I love Russian Hill which is the home of the beautifully landscaped, iconic crooked Lombard Street.

Lombard Street, San Francisco, as seen from th...

Lombard Street, San Francisco, as seen from the bottom. (Photo credit: Wikipedia)

7. Have a Sour Dough bread bowl filled with decadent clam chowder at Pier 39 and then gaze at the comical barking Sea Lions on the docks. Check out the world-class Aquarium.  Walk over to Fisherman’s Wharf and enjoy some fresh Dungeness Crab. Enjoy the entertaining street performers. Tour the 1883 historical Balclutha vessel; it’s a floating museum.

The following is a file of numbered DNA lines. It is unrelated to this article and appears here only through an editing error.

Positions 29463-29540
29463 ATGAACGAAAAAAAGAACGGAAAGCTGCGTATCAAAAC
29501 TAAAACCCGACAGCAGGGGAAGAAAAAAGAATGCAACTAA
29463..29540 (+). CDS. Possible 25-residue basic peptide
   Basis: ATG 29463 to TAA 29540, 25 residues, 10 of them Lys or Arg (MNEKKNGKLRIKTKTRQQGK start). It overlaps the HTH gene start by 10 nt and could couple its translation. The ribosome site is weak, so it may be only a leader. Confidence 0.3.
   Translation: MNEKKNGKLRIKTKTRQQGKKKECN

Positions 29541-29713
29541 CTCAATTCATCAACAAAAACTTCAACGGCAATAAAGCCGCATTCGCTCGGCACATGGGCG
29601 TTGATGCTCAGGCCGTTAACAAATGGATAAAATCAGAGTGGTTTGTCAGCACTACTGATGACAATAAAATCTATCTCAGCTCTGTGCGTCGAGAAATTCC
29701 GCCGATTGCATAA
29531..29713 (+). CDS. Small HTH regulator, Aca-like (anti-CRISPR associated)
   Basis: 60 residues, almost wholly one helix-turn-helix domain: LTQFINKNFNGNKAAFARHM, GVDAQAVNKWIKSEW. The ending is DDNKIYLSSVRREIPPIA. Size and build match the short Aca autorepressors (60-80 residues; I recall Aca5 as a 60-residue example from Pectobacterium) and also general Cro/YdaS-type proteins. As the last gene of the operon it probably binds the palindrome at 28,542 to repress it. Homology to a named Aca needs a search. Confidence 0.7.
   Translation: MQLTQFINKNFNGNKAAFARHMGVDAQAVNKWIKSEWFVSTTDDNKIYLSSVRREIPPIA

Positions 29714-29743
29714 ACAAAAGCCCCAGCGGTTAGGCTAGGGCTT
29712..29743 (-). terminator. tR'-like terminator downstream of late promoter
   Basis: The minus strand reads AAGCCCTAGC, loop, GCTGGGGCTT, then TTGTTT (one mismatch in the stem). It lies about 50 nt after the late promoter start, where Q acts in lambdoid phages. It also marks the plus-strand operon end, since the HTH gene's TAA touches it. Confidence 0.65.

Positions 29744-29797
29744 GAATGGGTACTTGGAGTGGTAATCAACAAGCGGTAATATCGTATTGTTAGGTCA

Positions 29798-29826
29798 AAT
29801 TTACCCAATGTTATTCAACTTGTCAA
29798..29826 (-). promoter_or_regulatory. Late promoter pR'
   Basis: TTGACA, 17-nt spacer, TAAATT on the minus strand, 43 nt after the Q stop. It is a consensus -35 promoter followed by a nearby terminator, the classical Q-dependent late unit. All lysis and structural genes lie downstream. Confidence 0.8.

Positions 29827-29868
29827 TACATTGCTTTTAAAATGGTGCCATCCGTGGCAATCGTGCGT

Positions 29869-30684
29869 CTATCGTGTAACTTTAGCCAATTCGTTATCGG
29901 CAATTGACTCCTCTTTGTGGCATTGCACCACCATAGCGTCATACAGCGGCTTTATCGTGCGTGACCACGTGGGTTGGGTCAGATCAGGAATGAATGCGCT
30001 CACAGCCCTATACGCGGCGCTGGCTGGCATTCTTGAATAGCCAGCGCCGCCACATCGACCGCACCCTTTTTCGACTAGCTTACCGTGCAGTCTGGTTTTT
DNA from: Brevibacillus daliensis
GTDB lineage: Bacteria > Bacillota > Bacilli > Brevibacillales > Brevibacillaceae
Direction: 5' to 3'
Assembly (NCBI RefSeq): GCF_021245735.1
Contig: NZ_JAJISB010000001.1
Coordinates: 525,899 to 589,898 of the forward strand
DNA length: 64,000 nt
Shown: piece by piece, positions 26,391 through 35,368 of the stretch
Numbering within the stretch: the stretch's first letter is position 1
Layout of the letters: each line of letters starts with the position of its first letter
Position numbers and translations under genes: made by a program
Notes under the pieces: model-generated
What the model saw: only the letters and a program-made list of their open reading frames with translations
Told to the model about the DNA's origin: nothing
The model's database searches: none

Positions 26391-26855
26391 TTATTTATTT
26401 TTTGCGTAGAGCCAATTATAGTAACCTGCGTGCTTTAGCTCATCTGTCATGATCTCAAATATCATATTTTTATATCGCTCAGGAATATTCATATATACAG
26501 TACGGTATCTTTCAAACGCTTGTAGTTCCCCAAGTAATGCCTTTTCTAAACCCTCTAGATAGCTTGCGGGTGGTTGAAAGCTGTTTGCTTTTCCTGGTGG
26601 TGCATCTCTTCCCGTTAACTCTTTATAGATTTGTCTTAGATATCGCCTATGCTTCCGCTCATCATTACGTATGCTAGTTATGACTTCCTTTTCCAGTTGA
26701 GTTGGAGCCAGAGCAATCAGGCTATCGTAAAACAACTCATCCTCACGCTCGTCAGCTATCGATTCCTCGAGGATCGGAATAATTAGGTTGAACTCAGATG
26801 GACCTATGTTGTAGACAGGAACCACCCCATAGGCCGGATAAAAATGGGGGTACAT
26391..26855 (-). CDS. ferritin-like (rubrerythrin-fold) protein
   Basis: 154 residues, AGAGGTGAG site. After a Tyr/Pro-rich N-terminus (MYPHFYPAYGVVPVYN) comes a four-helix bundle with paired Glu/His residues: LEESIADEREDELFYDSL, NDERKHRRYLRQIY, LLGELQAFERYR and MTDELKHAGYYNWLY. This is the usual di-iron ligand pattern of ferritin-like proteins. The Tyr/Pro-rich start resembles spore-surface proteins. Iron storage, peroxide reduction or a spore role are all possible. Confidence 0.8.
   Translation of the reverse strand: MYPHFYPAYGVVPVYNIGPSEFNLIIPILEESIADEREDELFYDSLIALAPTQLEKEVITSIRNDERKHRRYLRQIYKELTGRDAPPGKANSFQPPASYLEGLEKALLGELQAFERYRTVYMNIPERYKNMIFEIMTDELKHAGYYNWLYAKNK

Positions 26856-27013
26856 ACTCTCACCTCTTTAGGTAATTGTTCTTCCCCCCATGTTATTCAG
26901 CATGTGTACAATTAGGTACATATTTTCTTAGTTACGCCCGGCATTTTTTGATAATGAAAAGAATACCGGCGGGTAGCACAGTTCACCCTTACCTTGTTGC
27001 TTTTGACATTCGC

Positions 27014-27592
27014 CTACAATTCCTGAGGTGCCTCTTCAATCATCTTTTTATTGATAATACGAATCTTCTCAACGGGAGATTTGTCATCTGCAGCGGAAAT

Fishermen's Wharf in San Francisco

Fishermen’s Wharf in San Francisco

San Francisco Pier 39

San Francisco Pier 39

Alcatraz at dawn on San Francisco Bay

Alcatraz at dawn on San Francisco Bay (Photo credit: Wikipedia)

8. Take the ferry boat from the Embarcadero to the island of Alcatraz, the former federal penitentiary. Listen to the stories about the former inmates including Al Capone, Pretty Boy Floyd and Machine Gun Kelly.

Alcatraz Gift Shop in San Francisco

Alcatraz Gift Shop in San Francisco

9. Go to the former Del Monte Cannery and have a sundae at Ghiradelli Square or tour the factory and learn about chocolate.

Mallard Lake in Golden Gate Park

Mallard Lake in Golden Gate Park (Photo credit: Wikipedia)

Palace of Fine Arts Walkways, San Francisco, C...

Palace of Fine Arts Walkways, San Francisco, California. (Photo credit: Wikipedia)